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Posted by Brian Walker on March 23, 2011
I recently had the chance to catch up with John Federman, president and CEO at Searchandise Commerce, to understand what impact the transition to agile commerce is having on Searchandise, its business strategy, and its organizational structure.
Searchandise is a retail search network with an interesting model combining pay-for-performance tactics of search marketing with in-store merchandising practices. Its product marketers leverage cost-per-click bids to enhance product position within search listings across a network of retail sites, similar to co-op marketing models -- like a wholesale brand purchasing premium shelf space in a brick-and-mortar retailer. Retailers monetize these search listings, generating an incremental revenue stream.
Forrester: John, thanks for taking some time out to talk to us about agile commerce. We have been talking to clients about the evolution of their business from channels to touchpoints that span mobile devices, social networks, advertising, marketing, traditional channels, and various places online. How are you looking at this, and what does it mean for your business?
Mr. Federman: As customers became more comfortable with the Web and online payments, they spent more time online researching products, comparing features, and looking for deals. As such, retailers reacted by investing more in their sites, making them infinitely more searchable and featuring more interactive tools like configurators, price comparison tools, and “stores within stores.” After all of this investment, it’s interesting to note that nearly half of shoppers who research online continue to buy in-store. So what becomes invaluable in the multichannel world is providing the consumer with a seamless, non-disruptive experience whether they are on their phone, their iPad, on the Web, or in-store. This has become part of Searchandise’s mission, to be as non-disruptive to the search experience, regardless of channel.
Forrester: As businesses evolve from a channel-centric focus to a customer-centric focus, how are your clients changing their organizations to respond? Do you see a new organizational model having to take shape?
Mr. Federman: Our clients break down into two segments: manufacturers and retailers. Manufacturers want to elevate their product visibility wherever their products are. Retailers want the opportunity to monetize the searches on their site. We look to provide both of these services without disrupting the consumer experience. Retail media has evolved from product research and how manufacturers better align their marketing efforts. For example, as mobile exploded into retail, we developed HitList Mobile, which extends our online merchandising services to a variety of smartphone and handheld devices. Retail media is evolving, and our clients are responding to embrace this new media; we just have to stay one step ahead.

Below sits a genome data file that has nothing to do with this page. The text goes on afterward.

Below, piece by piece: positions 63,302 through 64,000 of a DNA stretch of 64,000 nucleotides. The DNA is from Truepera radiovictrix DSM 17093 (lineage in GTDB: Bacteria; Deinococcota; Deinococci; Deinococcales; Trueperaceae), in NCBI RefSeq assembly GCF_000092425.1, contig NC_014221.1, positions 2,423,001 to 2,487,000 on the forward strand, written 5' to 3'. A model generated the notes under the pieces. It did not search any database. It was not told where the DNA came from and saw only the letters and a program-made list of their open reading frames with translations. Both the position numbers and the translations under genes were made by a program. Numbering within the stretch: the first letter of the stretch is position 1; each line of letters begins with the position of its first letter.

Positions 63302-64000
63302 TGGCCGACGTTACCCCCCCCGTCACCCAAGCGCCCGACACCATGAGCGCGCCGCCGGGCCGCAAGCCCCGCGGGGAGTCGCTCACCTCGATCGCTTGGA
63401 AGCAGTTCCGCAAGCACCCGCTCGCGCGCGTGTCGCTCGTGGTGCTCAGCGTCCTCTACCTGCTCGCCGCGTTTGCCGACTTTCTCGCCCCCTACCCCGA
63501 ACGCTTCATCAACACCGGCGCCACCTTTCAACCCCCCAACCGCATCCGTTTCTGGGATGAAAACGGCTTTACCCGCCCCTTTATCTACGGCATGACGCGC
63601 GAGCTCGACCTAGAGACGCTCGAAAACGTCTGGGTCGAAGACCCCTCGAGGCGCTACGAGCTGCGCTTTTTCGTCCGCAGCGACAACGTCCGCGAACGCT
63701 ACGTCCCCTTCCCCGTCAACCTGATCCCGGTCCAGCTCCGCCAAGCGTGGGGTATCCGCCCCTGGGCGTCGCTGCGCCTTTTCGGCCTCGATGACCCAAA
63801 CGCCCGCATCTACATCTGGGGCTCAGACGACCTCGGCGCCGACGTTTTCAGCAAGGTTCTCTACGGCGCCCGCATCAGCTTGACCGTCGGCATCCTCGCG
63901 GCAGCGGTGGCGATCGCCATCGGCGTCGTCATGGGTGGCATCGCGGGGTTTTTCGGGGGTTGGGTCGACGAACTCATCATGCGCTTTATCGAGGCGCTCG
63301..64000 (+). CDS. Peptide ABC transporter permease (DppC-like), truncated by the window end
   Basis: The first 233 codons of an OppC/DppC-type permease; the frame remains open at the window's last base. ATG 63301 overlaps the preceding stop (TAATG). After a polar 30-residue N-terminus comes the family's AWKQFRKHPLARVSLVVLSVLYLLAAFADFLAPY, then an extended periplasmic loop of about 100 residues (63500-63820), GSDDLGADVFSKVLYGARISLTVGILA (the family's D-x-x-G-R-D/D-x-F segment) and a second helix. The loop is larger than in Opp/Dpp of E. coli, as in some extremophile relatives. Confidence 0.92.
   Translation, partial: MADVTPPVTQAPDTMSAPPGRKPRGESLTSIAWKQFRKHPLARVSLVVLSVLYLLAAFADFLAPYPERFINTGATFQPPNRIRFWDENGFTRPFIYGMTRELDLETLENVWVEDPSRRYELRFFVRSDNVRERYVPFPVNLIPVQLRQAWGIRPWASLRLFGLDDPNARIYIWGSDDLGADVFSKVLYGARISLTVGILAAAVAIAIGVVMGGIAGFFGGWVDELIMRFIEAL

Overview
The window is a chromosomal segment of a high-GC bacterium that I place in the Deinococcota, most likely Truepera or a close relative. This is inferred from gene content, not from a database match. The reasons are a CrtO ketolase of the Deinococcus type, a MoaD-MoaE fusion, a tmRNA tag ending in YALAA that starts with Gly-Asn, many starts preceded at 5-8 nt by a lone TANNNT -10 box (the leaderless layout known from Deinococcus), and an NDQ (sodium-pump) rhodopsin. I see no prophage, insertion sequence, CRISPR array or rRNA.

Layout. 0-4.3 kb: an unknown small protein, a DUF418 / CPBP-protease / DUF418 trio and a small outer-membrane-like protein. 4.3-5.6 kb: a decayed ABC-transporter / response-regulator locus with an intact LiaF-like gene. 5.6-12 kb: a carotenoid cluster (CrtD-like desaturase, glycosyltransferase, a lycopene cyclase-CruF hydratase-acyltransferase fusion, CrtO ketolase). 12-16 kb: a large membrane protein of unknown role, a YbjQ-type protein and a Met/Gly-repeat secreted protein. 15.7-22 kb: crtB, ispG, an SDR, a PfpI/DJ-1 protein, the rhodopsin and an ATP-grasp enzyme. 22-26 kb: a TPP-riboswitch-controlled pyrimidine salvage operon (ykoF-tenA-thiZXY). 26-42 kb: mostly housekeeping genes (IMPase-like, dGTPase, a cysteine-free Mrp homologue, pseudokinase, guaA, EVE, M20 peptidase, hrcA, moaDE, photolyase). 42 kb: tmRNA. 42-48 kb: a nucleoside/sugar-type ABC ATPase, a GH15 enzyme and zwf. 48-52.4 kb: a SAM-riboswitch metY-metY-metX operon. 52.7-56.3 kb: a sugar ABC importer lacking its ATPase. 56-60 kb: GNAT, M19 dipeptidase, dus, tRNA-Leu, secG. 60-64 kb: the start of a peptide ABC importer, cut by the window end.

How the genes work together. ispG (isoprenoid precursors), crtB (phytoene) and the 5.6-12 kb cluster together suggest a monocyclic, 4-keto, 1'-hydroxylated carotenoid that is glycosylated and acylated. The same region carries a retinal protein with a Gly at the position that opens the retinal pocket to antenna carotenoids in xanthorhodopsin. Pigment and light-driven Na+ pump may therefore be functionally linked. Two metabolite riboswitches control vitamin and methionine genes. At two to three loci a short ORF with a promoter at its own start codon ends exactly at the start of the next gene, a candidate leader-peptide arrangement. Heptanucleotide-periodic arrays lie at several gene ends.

Forrester: How are the solutions your firm provides changing to address the changing needs of business transacting and marketing online and across touchpoints?
Mr. Federman: In-store merchandising is a $20B marketplace; retail media emerged to provide a solution to monetize similar activity online. Today, online merchandising means much more than cross-sell and upsell -- it means scalable, incremental revenue to retailers and the most targeted and relevant paid placement opportunities for advertisers. Retailers have changed their footprints, and manufacturers have changed their marketing tactics in response to changing consumer behavior.
Forrester: Thanks so much, John. We really appreciate your time and thoughts.
This is the third in a series of interviews with executives about the ways they are responding to agile commerce. I really appreciate John’s participation and look forward to bringing more of these to you. If you are interested in participating in this series or have ideas for eBusiness & Channel Strategy leaders you would like to see us include, please email me at firstname.lastname@example.org.